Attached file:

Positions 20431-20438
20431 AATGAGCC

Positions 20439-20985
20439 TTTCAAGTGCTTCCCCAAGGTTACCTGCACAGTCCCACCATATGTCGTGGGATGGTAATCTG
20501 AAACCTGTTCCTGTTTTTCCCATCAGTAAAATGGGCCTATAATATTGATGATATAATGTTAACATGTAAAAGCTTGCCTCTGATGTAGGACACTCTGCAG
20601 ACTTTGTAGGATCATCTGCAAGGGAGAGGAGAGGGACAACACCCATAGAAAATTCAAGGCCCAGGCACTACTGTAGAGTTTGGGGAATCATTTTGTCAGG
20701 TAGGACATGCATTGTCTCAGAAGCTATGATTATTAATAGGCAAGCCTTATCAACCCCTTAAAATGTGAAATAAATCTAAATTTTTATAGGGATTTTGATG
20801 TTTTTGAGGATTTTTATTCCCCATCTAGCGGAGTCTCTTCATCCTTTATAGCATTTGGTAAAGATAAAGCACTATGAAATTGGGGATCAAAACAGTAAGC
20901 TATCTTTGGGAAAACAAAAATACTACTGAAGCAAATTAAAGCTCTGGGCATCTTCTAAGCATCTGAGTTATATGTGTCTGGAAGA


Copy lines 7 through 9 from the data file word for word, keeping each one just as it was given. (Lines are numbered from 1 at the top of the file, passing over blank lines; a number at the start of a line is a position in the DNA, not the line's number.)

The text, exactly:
20701 TAGGACATGCATTGTCTCAGAAGCTATGATTATTAATAGGCAAGCCTTATCAACCCCTTAAAATGTGAAATAAATCTAAATTTTTATAGGGATTTTGATG
20801 TTTTTGAGGATTTTTATTCCCCATCTAGCGGAGTCTCTTCATCCTTTATAGCATTTGGTAAAGATAAAGCACTATGAAATTGGGGATCAAAACAGTAAGC
20901 TATCTTTGGGAAAACAAAAATACTACTGAAGCAAATTAAAGCTCTGGGCATCTTCTAAGCATCTGAGTTATATGTGTCTGGAAGA